1) Not if you use a RESTful framework like RecessPHP or if you use a mod_rewrite rule in your .htaccess file to redirect all API requests to a single PHP file (known as the front controller).
RewriteRule ^/api/ api.php
$request = $_SERVER['REQUEST_URI']; //this would be /users/show/abc.json
2) You can use the rewrite module of apache to redirect all api requests to a special PHP file that handles them. Depending on your apache configuration, the original requested (RESTful) url will be stored in a server variable in PHP, I believe it's
$_SERVER['REQUEST_URI']. Of course you could also just pass along a
$_GET variable to PHP that contained the RESTful url.
RewriteRule ^/api/([^\.]+).(xml|json|atom) api.php?url=$1&type=$2
$request_parts = explode('/', $_GET['url']); // array('users', 'show', 'abc')
$file_type = $_GET['type'];
$output = get_data_from_db(); //Do your processing here
//You can outsource to other files via an include/require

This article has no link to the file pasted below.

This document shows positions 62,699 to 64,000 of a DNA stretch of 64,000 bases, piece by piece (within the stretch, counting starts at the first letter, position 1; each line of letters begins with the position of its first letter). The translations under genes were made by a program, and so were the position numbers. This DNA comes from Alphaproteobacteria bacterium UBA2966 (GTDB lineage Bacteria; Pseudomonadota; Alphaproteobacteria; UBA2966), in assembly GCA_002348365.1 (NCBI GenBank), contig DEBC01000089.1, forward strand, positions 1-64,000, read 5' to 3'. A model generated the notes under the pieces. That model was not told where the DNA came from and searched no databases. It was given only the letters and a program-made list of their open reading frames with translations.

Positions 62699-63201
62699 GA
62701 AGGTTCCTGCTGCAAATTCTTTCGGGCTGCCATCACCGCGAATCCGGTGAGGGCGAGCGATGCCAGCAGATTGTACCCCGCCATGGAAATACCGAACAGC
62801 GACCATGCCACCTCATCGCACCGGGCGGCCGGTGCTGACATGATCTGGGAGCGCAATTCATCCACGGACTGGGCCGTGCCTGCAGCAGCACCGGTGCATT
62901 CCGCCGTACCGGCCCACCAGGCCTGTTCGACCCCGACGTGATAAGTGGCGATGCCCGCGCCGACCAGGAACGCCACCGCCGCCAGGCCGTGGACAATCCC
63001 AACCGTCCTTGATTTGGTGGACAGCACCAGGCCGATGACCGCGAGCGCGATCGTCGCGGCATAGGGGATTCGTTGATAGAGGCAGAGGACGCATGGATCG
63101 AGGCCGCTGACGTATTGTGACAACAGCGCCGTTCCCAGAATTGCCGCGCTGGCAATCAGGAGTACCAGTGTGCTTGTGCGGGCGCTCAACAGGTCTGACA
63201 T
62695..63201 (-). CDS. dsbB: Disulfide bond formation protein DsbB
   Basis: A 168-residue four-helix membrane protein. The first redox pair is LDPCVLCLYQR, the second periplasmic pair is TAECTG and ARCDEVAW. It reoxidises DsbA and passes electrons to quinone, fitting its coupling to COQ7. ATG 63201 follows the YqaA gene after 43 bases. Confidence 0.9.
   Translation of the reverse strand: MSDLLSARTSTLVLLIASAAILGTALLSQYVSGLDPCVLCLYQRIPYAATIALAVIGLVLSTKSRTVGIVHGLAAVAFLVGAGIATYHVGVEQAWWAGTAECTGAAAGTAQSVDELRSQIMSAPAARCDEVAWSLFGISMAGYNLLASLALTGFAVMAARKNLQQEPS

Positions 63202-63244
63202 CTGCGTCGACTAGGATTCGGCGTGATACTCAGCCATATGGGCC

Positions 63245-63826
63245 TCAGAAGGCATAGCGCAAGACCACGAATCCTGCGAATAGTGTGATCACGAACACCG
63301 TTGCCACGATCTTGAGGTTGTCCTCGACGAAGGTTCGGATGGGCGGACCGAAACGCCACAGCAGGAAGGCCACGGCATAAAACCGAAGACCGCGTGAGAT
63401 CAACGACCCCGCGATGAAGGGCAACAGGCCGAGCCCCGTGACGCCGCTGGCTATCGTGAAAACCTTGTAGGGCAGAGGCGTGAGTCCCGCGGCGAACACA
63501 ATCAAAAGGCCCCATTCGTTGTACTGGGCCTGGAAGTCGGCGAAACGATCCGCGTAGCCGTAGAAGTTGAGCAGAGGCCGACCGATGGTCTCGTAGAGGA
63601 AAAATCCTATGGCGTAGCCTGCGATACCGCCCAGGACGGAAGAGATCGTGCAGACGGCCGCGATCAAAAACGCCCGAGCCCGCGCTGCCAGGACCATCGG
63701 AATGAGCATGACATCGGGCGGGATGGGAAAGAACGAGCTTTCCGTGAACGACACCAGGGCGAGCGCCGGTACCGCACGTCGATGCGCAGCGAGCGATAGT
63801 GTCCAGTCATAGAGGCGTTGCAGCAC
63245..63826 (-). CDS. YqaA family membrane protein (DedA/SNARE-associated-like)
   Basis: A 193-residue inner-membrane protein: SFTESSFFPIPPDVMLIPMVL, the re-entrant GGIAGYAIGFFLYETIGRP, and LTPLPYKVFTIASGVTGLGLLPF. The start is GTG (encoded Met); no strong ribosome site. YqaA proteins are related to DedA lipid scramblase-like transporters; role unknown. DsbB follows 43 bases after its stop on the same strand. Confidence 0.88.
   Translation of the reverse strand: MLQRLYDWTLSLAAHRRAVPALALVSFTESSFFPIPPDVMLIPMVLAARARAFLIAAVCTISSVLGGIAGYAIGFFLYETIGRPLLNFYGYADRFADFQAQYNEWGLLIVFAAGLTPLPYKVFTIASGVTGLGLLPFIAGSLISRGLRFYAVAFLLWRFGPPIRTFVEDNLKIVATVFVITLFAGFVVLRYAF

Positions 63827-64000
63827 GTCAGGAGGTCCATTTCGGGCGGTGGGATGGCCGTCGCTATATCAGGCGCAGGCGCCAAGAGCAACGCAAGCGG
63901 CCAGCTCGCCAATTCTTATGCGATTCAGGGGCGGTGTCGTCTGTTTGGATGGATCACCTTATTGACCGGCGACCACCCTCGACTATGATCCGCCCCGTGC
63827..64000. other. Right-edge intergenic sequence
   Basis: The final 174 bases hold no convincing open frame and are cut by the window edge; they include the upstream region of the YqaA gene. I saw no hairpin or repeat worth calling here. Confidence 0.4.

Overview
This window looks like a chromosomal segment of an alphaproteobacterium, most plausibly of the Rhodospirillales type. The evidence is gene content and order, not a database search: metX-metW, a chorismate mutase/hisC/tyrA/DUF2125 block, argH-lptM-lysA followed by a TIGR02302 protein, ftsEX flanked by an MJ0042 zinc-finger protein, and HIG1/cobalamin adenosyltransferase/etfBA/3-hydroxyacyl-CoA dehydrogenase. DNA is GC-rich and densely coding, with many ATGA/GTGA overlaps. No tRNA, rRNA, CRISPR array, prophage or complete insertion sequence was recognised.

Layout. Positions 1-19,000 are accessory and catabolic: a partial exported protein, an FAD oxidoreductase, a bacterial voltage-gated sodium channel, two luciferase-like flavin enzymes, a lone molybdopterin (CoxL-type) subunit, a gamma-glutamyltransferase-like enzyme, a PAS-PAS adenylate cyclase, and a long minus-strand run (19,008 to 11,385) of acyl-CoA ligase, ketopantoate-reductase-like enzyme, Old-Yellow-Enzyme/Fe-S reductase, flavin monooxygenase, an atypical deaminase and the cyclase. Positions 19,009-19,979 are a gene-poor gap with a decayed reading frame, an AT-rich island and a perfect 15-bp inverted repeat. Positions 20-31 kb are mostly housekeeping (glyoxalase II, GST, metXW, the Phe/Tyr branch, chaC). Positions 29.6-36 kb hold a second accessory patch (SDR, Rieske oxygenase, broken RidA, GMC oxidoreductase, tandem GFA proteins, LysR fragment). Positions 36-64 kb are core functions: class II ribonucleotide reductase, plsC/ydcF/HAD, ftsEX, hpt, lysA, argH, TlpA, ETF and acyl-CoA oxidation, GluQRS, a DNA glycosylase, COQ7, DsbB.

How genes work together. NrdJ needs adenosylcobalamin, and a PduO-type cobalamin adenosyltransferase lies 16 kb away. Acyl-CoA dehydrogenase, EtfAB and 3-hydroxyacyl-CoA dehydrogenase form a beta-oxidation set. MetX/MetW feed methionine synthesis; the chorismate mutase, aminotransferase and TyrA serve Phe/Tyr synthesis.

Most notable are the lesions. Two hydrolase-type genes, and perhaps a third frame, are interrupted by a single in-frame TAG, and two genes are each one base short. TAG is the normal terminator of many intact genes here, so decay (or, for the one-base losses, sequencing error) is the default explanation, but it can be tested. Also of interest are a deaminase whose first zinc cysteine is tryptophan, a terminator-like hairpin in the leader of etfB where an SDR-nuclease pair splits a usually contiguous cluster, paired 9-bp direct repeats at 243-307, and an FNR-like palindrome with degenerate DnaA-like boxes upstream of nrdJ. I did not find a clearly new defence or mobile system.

//Output based on request
echo xml_encode($output); //This isn't a real function, but you can make one
3) Twitter (and many other APIs) use this because it is a convenient way of supplying the format that an application expects back from an API. All of the API requests are rerouted to a single PHP file which handles creating all the files and echoing their contents to the output. The file is never actually stored on the server (unless it is cached).
A note on RecessPHP. It's certainly a great tool and I would encourage you look at it (maybe at its source to get an idea of how it processes things), but that said, it seems a bit clunky to me. The fact that path names are written in special comments seems very not-PHP to me. I'd stray away from this, and I wouldn't call it the perfect framework, but it's certainly a start. Good luck!